Buried in an unremarkable grave in Hampstead Cemetery is a remarkable man. Few people know of August Agboola Browne who, although born in Nigeria, became a hero of the Polish Resistance during the Second World War. It seems fitting that this courageous man should be remembered during black history month.
August Browne was born in Lagos, Nigeria, on 22nd July 1895; his father was a longshoreman who brought his family to England in search of work. When the family arrived in England August, who was a musician, joined a touring theatre troupe and travelled with them to Germany and then Poland. The young Nigerian arrived in Warsaw in 1922 and by the 1930’s was well known as a jazz percussionist who played in many of Warsaw’s music clubs and restaurants. August was polite and well-liked, his affinity with languages (he spoke six) meant that he was soon conversant in Polish, married and had two sons. Although the marriage failed August took care of his family and at the outbreak of war sent them to England (this was not too difficult for him to do as he was a citizen of the then British Empire). Although he could have travelled with his family August chose to stay in Poland to fight the Nazis.
August was in his mid-forties when Germany invaded Poland, and after having lived there for 17 years he felt an affinity for the country and its people. He helped to defend Warsaw when it was besieged, then later went on to distribute underground newspapers as well as shelter refugees from the ghetto. The Warsaw ghetto was a section of the city which had been sealed off by the German’s as living space for the Jewish population. Conditions inside the ghetto were terrible with 91,000 people dying from starvation and disease; a further 300,000 Jews were transported from there to their deaths in German concentration camps.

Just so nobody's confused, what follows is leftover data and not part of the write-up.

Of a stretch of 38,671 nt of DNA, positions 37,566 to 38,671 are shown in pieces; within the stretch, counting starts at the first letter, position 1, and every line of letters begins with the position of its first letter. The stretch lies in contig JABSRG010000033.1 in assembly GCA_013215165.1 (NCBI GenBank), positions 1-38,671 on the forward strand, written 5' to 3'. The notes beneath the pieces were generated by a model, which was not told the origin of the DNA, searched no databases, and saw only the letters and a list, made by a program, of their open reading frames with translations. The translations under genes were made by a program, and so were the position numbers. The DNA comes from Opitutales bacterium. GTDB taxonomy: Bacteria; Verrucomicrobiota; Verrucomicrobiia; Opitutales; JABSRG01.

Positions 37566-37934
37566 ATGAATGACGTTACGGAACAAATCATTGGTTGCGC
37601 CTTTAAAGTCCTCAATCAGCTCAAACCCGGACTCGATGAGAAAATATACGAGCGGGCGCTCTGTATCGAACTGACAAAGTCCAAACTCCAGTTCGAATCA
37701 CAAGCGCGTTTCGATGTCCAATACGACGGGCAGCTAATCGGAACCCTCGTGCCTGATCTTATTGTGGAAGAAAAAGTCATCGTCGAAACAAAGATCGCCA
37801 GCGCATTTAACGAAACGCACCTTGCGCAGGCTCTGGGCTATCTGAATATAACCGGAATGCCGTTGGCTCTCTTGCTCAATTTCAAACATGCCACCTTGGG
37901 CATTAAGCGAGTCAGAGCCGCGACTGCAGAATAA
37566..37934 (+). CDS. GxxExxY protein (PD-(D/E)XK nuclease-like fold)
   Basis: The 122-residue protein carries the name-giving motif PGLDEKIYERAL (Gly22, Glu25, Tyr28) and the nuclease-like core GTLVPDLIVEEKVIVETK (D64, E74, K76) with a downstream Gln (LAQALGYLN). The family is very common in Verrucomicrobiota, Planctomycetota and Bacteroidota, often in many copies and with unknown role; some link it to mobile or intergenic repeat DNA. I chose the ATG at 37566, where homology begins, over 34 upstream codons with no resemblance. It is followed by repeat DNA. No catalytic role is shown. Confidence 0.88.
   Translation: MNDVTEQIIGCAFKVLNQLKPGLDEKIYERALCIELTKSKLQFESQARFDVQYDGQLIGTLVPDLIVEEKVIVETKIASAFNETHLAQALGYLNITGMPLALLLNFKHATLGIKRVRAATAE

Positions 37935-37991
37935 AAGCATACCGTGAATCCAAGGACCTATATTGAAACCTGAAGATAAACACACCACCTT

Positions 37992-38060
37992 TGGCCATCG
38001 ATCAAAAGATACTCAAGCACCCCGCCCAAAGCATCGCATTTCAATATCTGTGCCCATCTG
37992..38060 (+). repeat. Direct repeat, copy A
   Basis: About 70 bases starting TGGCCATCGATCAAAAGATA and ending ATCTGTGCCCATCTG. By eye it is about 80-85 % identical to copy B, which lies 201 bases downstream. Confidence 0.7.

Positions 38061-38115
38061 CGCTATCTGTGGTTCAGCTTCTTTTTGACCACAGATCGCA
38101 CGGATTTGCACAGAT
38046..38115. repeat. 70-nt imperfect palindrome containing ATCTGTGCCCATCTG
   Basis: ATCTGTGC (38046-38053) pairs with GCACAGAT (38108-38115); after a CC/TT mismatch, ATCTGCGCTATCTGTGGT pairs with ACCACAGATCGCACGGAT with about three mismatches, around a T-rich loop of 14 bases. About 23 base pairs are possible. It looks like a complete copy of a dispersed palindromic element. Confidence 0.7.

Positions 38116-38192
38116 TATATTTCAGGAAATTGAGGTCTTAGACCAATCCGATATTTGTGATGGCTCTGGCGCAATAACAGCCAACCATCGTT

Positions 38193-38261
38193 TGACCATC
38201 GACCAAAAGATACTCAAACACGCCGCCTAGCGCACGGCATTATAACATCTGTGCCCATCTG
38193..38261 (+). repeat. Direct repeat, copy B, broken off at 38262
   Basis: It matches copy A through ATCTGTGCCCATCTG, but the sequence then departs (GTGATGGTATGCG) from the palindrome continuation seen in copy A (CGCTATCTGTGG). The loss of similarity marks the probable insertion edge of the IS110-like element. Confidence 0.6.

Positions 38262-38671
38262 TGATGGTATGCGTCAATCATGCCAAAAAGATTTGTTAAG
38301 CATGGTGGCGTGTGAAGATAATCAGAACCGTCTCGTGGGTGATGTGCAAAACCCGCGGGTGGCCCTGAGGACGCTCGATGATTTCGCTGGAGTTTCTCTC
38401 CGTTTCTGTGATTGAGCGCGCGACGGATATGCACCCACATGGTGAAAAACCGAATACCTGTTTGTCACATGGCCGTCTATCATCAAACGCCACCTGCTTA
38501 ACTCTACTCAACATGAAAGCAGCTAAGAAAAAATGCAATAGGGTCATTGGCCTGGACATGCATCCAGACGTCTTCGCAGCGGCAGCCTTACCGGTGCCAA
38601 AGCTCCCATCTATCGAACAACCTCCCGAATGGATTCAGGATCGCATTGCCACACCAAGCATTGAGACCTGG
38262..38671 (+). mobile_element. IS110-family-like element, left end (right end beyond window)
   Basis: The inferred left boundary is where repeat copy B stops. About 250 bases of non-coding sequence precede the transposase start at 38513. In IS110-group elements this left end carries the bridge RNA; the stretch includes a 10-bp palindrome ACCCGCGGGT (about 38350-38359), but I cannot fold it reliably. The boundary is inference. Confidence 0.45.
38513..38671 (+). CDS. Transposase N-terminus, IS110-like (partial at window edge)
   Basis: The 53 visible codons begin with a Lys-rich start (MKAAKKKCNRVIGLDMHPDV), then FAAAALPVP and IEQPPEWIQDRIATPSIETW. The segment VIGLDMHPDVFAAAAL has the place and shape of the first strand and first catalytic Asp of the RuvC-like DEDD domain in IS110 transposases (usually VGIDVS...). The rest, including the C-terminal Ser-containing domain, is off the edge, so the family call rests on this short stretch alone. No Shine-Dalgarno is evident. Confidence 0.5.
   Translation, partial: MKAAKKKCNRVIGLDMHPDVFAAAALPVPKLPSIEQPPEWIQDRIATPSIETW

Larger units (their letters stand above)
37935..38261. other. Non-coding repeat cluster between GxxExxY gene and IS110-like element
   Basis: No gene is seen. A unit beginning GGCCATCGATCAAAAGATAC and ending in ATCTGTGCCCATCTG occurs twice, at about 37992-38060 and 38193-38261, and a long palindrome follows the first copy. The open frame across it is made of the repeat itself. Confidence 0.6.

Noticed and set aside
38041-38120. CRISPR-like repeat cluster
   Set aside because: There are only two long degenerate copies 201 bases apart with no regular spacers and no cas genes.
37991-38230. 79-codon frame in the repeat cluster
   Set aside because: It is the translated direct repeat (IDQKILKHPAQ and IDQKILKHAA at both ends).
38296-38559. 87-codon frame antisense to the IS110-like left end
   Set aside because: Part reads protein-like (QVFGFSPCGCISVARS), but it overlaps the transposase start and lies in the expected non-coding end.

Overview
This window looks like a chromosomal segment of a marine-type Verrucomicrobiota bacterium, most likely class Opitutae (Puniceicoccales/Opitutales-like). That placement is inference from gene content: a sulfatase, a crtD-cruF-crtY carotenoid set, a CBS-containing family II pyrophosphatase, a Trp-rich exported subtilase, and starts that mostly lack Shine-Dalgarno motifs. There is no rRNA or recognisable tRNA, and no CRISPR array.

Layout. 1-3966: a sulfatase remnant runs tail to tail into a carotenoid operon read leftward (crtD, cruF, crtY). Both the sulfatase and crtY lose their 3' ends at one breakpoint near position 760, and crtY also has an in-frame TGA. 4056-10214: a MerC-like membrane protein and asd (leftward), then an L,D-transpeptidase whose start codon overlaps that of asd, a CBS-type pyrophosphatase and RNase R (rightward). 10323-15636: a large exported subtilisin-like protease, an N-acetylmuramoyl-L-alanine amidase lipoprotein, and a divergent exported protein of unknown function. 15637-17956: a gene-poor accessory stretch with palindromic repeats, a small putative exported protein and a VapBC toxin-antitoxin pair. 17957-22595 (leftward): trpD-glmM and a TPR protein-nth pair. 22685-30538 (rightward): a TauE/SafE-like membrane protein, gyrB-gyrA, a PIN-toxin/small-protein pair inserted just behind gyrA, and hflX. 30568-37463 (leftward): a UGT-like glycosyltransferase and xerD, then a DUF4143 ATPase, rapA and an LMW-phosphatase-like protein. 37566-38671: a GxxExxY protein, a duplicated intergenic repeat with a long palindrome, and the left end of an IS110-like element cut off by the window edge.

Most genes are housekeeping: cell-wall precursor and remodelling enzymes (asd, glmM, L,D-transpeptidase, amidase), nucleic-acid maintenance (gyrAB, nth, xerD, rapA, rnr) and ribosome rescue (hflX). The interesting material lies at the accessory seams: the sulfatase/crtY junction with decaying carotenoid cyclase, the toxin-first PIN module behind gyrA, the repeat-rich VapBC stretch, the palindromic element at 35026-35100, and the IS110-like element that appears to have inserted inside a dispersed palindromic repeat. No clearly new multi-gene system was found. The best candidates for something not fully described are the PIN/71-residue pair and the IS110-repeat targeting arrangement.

In 1944 there was an Uprising against the German occupiers of Warsaw in which August is believed to have been the only black person to fight. Code-named ‘Ali’, he served as part of the Iwo Battalion of the Polish Underground known as the Armia Krajowa (Home Army). The Uprising began when the Armia Krajowa attacked the occupying forces on 1st August 1944 and swiftly gained control of much of the city. Germany sent in reinforcements to crush the resistance whilst nearby Soviet troops, who were supposed to be allies of the Poles, sat back and did nothing to help. The Warsaw Uprising was the largest resistance action to take place during the Second World War; the Poles held out for two months without proper equipment or help but the outcome was inevitable and they were forced surrendered on 2nd October. During the 63 days of the Uprising 16,000 Polish fighters and 200,000 civilians were killed, and the city almost totally destroyed. During those heroic days Polish deaths exceeded those of Hiroshima and Nagasaki combined.
As the only black member of the resistance in Warsaw August must have been conspicuous which put him at greater risk than his companions, yet he managed to survive in a city where 94% of the population were either killed or displaced. After the war Auguste continued to live in Warsaw, where he remarried and continued his music career as well as working in the Department of Culture and Art, before emigrating to Britain in the late 1950’s. Living in London he continued to work as a jazz percussionist and gave piano lessons.
August died in 1976 and is buried in Hampstead cemetery, in what is an unremarkable grave for a very remarkable man.
On August 2nd 2019 a stone was unveiled in his memory in Warsaw: “In honor of Augustine Agboola Browne, nom de guerre “Ali”, a jazz musician and a participant in the Warsaw Uprising of Africa origin. Poland was the country he chose to live in”.